Love it or loathe it, serialism happened, and no matter how loudly you shout ‘la la la’ with your ears covered, it’ll still be there when you stop, staring you in the face more intently than ever. A lot of people don’t really get why serialism ever happened in the first place, so hopefully by the end of this article it’ll at least be clear why it did, even if you’re not rushing to Spotify to compare recordings of Boulez’s Le marteau sans maître…
‘Serialism’ is actually a surprisingly broad term, used to describe a compositional technique in which your musical elements (pitch, dynamics, articulation and so on) are controlled or ordered in a certain way.
Often, many people think of ‘serialism’ as something only involving pitch, and whilst this was the most widely-used form of serialism (especially in the early days), this isn’t all there is to it. The most common way of employing a serial technique is using 12-tone composition, something with which anyone who’s studied Schoenberg’s music will be familiar. Brace yourself.
This involves taking all 12 notes of the chromatic scale, and putting them into a certain fixed order. This order of the 12 notes is now your ‘row’, which you use as a base for your composition. You can use your row in its ‘prime form’ (that is, in its original, unaltered form) as a melody, or you can create chords from stacking notes in your row on top of each other.
So that we don’t just end up repeating the same melody over and over, we can manipulate our row using two main techniques: inversion, and retrograde. Retrograde simply involves playing the row in reverse order, and, put simply, inversion switches the direction of your notes – so where your tune originally rises, it falls instead, and vice versa.
When you throw in the fact that you can transpose any form of the row up or down any number of semitones, you end up with quite a lot of choice of chords and melodies. The important thing to remember is that it wasn’t supposed to sound ‘nice’; or, at least, it wasn’t the primary concern of serial composers. 12-tone technique was a way of putting a bit of control on the fact that you didn’t have to rely on the tonal system any more. Instead of having complete freedom over which pitches to use, it was a convenient way of ‘democratising’ the pitches of the scale. Often, when given complete freedom over something, it’s easy to slip back into old habits (i.e. the old tonal system). 12-tone technique ensured that this didn’t happen by making all 12 notes equal to each other.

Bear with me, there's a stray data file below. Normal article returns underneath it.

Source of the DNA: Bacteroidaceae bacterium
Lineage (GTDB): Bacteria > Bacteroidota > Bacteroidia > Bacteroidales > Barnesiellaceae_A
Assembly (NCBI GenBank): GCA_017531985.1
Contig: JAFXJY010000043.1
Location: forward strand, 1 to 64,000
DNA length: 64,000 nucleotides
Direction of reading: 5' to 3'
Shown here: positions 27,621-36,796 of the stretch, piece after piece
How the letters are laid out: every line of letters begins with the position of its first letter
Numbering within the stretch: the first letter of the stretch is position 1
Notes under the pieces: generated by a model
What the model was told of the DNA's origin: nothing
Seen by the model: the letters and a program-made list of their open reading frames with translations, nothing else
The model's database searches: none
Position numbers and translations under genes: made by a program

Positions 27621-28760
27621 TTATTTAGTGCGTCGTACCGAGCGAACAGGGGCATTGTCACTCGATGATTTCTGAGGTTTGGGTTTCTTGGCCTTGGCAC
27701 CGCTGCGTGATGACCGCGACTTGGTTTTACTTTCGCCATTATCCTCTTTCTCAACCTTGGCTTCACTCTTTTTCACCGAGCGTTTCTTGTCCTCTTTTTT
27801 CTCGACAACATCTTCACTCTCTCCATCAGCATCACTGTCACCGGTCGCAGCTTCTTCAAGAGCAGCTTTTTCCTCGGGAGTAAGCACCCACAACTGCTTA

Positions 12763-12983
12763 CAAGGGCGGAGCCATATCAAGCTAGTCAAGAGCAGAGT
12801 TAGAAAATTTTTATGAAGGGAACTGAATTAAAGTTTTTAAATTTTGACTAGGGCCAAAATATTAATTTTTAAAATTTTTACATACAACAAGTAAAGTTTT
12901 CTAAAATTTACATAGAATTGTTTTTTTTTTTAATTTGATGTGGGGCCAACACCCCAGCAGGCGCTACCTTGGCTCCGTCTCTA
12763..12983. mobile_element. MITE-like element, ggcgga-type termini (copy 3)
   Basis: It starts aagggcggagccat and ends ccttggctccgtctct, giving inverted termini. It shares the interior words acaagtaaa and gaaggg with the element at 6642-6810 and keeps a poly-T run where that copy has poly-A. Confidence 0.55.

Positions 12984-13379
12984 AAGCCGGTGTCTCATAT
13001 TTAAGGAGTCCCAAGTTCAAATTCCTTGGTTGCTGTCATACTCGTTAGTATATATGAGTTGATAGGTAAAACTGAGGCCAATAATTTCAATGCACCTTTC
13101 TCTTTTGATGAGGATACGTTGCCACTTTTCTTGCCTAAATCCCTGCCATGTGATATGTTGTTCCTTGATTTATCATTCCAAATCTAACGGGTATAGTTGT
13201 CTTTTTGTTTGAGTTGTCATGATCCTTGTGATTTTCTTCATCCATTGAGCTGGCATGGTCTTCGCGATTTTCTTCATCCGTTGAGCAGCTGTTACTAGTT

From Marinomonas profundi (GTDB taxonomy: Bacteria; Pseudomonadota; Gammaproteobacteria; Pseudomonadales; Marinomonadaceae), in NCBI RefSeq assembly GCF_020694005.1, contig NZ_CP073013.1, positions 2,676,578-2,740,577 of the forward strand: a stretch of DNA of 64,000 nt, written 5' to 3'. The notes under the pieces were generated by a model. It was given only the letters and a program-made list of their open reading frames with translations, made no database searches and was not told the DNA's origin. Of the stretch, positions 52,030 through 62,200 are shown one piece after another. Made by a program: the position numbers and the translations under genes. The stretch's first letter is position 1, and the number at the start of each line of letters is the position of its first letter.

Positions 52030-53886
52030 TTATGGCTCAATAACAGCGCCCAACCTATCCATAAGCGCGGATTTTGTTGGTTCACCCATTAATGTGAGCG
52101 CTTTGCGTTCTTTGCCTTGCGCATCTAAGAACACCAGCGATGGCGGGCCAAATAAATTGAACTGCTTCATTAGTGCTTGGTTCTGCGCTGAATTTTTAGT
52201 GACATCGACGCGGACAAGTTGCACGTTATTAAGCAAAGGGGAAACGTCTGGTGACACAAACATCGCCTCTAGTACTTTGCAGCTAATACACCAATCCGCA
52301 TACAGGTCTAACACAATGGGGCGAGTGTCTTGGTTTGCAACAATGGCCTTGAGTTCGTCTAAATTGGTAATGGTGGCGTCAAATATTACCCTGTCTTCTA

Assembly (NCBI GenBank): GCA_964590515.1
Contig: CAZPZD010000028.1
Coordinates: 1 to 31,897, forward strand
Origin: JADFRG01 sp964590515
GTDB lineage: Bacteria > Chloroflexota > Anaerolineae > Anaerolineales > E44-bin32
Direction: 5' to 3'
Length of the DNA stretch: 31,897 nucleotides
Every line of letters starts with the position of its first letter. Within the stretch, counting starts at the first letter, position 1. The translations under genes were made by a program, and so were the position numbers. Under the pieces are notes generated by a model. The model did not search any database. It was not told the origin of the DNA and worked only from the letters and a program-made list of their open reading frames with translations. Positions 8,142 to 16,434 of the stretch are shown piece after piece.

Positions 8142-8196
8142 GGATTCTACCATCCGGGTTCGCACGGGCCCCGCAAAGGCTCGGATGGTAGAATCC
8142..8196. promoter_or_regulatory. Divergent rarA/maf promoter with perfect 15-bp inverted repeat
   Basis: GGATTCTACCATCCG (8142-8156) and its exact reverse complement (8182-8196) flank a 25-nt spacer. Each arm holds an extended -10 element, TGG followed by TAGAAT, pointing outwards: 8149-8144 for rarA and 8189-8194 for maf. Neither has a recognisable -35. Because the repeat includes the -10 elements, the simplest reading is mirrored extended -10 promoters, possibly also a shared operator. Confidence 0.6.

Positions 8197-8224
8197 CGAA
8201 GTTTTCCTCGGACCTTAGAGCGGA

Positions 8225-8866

This system is what many people think serialism is. It’s true that it’s one form of serialism, but remember, serialism is a way of ordering and controlling all the parameters of your piece, including rhythm, duration, dynamics and articulation. And so this is what Olivier Messiaen did in the second of his Quatre Études de Rythme of 1950, closely followed by Pierre Boulez in his 1952 work Structures I. Here, in addition to pitch, the dynamics, articulation, and rhythm of the music are all controlled.
Ok, so some serial pieces were more successful than others. It soon became apparent that serialism was more something to be found and analysed in a score – it’s pretty impossible to pick out which inversion or retrograde of something you’re hearing in a performance of Schoenberg’s Five Piano Pieces Op.23. However, there’s still some very expressive music to be found out there, and while serialism wasn’t going to become the new norm in composition, it was nevertheless a very important step forward in the history of 20th-century music. By the end of the 19th century, there was a feeling among many composers that they needed to escape from the confines of the hyper-expanded tonality of the 19th century. Their new experiments were an important milestone in the 20th century’s development of new styles of composition, and although you might not be able to kick back and relax to Boulez just yet, the fact remains that serialism’s influence was incredibly important in shaping the course of music history.
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